In the court filing, prosecutors argue that Butina has “no meaningful ties to the United States and has every reason to flee.” The defense had pointed to Butina’s long-term relationship with Erickson as proof that she’s anchored in America. But prosecutors, pointing to Butina’s offer to incriminate Erikson, insist that their relationship is “insufficiently strong… to prevent her from fleeing the jurisdiction if released.” Citing Erickson’s complicity in Butina and Torshin’s scheme to infiltrate high levels of the NRA and GOP, the feds further insist he should not be trusted: “U.S. Person 1 is not a tie to the United States on which the Court should rely to ensure the defendant’s return to court or compliance with conditions of release.”

The court filing introduces new evidence that Butina infiltrated the NRA in order to gain access to high-ranking GOP figures. It reproduces a Twitter direct message, sent to Torshin, in which Butina describes her plan to use the NRA’s 2016 annual convention as a forum to influence a presidential candidate’s views on Russia. The document redacts the candidate’s name, but it appears to be Donald Trump.

Describing the NRA convention as providing a “unique opportunity” for forging “contacts with the candidate and his entourage,” Butina wrote of her intention to “help form [Political Candidate 2]’s correct view of Russian-American relations.” It has been widely reported that Torshin and Butina used events surrounding the NRA convention to meet with Donald Trump, Jr. — but did not secure a meeting with his father. A footnote in the new court document states: “All available evidence indicates that no such meeting occurred with Political Candidate 2.”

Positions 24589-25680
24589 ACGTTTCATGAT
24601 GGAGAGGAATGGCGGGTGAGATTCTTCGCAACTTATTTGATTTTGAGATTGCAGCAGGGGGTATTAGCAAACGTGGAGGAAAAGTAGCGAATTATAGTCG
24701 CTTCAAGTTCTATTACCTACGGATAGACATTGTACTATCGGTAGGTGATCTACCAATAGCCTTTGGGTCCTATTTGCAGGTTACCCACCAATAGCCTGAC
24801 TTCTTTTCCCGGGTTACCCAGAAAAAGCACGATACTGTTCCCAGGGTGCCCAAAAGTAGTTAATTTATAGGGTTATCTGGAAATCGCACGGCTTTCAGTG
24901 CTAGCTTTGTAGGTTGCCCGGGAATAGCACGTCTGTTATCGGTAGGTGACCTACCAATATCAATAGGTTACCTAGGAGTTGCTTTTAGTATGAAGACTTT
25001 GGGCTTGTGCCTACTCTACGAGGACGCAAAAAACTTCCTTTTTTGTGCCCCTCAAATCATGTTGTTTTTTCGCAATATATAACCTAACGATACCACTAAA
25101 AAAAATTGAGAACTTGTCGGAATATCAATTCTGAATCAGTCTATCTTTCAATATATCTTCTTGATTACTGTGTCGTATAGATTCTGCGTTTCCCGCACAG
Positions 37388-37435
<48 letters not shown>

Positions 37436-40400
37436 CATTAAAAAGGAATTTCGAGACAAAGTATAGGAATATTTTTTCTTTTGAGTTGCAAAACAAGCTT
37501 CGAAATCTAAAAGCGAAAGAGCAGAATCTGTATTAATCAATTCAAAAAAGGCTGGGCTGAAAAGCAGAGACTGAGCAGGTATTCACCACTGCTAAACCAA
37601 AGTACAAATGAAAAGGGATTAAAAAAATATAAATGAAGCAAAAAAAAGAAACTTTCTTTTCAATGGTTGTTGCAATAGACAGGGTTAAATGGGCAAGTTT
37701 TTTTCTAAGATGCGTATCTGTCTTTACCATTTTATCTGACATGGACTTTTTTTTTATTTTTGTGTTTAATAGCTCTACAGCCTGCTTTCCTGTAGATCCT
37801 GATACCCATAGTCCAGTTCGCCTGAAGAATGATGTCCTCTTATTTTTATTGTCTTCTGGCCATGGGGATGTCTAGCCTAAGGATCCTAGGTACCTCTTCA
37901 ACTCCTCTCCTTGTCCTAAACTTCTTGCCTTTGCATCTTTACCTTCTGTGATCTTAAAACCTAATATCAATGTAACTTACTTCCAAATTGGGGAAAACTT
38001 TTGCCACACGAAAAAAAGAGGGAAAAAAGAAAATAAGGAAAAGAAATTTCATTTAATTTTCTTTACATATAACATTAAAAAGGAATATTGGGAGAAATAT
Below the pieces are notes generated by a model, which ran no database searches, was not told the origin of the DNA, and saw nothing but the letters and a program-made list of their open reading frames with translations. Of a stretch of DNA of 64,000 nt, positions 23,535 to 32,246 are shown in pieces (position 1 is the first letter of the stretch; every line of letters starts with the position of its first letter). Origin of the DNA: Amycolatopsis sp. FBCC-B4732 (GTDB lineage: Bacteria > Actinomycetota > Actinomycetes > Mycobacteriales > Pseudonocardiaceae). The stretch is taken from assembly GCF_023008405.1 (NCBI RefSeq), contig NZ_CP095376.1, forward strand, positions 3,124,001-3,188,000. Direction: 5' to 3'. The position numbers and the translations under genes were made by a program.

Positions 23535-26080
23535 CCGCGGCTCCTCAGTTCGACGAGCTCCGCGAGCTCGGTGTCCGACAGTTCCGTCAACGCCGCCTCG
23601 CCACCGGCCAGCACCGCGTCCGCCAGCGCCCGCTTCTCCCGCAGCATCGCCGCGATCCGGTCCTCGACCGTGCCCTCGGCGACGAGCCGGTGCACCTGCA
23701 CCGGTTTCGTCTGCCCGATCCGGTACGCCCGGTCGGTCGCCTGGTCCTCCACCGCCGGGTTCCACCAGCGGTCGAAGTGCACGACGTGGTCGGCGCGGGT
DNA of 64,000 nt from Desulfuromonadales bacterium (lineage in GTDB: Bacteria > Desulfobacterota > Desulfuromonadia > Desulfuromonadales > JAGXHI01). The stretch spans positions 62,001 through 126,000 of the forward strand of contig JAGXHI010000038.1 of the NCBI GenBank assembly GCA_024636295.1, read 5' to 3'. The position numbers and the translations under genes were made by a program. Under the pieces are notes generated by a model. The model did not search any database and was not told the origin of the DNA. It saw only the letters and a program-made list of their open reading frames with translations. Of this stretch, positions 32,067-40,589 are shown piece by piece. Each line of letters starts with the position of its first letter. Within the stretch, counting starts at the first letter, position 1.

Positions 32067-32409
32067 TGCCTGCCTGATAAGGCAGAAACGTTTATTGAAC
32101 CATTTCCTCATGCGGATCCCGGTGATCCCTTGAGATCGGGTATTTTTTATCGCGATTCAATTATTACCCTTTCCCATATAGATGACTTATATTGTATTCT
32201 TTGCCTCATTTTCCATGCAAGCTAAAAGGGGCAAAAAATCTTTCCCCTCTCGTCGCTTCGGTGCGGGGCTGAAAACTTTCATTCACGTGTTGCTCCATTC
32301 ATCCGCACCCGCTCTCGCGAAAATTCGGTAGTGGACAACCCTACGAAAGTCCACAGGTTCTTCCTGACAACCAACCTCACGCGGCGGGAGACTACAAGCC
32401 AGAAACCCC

The document also reveals that Erickson coached Butina on how to frame her success infiltrating the GOP in a report to Torshin. In an email crafted shortly before Trump secured the Republican nomination in the summer of 2016, the feds write: “U.S. Person 1 suggested the defendant should close her report to the Russian Official by noting that she had worked to make ‘deep, inside connections to . . . [Political Party 1] . . . in the past year. . . . As of today, it’s more likely than not that [Political Candidate 2] wins the presidency and that my connections can be utilized for the benefits [sic] of both countries.’”

The federal court filing also argues that the Russian government’s actions toward Butina underscore the need to keep her locked up. Butina, the feds reveal, has received at least “six consular visits” from the Russian Government, which has also sent four communiques to the State Department on her behalf — more than for any other Russian in U.S. captivity over the past year. The document also indicates that “Russian Foreign Minister Sergey Lavrov has spoken to the U.S. Secretary of State twice to complain about this prosecution,” and observes that “the official Kremlin Twitter account changed its avatar to the defendant’s face and started a #FreeMariaButina hashtag.”

Noting that Butina faces “up to fifteen years of incarceration” upon conviction, the filing argues that Butina has “every motivation to flee to her home country, where she would be protected from extradition.” Prosecutors insist that Butina would merely need to reach a Russian diplomatic outpost to give justice the slip: “If the defendant is released, and she goes to the Russian embassy or consulate,” they write, “she will be beyond the reach of this Court, and it will have no redress.”